It all starts here. The headline draws your audience in by promising something special: a benefit, an innovation, a solution to a problem. Example: “New Solar Cells Overcome Efficiency Barrier.” Or your headline could offer valuable information: “White Paper Explains New Thermal Control Process.” The headline is often the most challenging component of the ad to write because you only have a few words to work with and so every word is important. Remember, however, that the main purpose of the headline is to interest your audience to read more. You may have to write many versions before you get the headline right.

2. Link
The old link standards Click here or Learn more are so overused as to be practically invisible to readers. There’s nothing interesting about them, nothing that reinforces the key concepts of your ad. Instead, to get your message to resonate and catch the eye of your audience, try linking relevant words in your ad copy: acoustic simulation software or new loudspeaker technologies, for example. Also, if you’re using an image in your ad (which you should), add a link to the image as well.

3. Image
Speaking of images…Clichés become clichés because they represent universal truths: a picture is worth a thousand words. Use an image in your ad and use it wisely. Along with your headline, an image can draw your audience into your ad. If you’re promoting a product, show the product. If you’re offering a white paper, show an image of its cover (if visually appealing) or an image related to the topic. Cute or funny images may work to attract a reader’s attention but make sure it’s working in concert with your headline and copy and doesn’t cheapen your brand. The image should appear crisp and clear at the size it will be used in the ad. A pixelated image or one that’s too small to identify what it is makes your ad look unprofessional and will lessen its effectiveness. Unless you are promoting a major, well-known brand in your industry, don’t use your logo as an image. Readers will skip past unfamiliar logos.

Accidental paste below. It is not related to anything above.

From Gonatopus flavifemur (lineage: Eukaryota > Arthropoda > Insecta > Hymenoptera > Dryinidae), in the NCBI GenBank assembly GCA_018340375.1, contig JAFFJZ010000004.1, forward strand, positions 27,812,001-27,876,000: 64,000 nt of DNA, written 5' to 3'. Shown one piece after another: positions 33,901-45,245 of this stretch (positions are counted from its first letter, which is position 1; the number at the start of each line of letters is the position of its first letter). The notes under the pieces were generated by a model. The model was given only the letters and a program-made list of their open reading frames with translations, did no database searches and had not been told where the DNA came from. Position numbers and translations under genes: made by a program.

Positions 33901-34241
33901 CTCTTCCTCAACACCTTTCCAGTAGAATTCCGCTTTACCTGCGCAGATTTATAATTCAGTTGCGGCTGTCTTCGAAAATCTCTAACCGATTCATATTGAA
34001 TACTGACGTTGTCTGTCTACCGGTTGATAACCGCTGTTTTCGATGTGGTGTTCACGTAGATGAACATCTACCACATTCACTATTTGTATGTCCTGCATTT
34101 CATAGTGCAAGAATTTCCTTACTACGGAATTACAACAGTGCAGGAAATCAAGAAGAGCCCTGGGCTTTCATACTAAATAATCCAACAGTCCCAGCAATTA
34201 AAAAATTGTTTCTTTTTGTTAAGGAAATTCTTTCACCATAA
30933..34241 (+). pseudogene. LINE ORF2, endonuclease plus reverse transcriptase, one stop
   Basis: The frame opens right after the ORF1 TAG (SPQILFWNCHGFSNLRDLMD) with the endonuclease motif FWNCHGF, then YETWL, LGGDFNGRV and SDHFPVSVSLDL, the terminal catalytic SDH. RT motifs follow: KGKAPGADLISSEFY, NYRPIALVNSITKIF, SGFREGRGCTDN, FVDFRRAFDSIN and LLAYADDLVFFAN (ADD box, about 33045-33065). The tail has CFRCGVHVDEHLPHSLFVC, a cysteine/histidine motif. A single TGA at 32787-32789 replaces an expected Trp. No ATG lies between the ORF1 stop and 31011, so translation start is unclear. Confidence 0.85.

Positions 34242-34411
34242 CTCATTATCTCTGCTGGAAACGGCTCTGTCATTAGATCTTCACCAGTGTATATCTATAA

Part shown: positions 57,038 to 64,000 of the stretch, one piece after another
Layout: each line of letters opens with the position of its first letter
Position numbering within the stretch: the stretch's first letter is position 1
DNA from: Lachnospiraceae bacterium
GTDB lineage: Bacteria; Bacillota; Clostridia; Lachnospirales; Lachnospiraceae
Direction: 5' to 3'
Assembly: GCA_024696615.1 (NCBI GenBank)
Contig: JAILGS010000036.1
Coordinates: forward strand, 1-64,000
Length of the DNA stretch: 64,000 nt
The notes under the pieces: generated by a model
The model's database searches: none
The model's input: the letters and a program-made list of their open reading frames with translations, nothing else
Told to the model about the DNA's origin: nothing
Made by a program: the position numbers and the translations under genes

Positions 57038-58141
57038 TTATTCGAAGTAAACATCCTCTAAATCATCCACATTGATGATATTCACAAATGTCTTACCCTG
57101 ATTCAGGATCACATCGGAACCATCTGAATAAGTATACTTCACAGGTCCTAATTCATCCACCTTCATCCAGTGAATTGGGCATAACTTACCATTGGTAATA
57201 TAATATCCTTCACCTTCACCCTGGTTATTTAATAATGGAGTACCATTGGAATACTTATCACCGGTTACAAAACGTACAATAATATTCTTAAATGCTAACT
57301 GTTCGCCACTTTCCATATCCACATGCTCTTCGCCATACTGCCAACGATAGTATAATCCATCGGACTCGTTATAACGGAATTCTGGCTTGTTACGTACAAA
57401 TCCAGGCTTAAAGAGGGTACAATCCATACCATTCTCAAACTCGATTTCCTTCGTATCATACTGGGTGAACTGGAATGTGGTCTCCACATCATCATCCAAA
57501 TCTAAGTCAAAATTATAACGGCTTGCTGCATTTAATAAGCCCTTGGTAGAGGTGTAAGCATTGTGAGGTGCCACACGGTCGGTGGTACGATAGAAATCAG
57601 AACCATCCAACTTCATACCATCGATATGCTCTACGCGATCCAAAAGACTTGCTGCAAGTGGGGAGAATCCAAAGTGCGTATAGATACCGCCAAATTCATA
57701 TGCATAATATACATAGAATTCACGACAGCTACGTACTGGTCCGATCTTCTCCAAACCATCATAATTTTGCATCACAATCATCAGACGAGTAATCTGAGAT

4. Landing page
Where do the links in the ad take the prospects? They should go to a landing page that’s designed specifically to play off the ad. The simpler and more direct you make the landing page, and the more it’s focused on what you want your prospect to do (download a paper, register for webinar, watch the video, etc.), the higher your chances of conversion. It’s important to create cohesion between the ad and the landing page so that prospects know they’ve come to the right place. You can do this by sharing imagery, colors, or copy elements between the ad and the landing page.

5. Copy
Keep it short. Keep it focused. Keep it relevant. These three commands apply to both the ad copy and your landing page copy. Remember that the purpose of the headline copy is to get prospects to pause and read your ad. The purpose of the ad copy is to get them to click on your link. The purpose of the landing page copy is to get them to convert. Write copy that serves these purposes—nothing more, nothing less. Also, make the copy easy to scan, especially on your landing page where you have more room. Use short sentences and paragraphs, bullet points or numbered lists, and subheads to divide blocks of copy.

6. Type of newsletter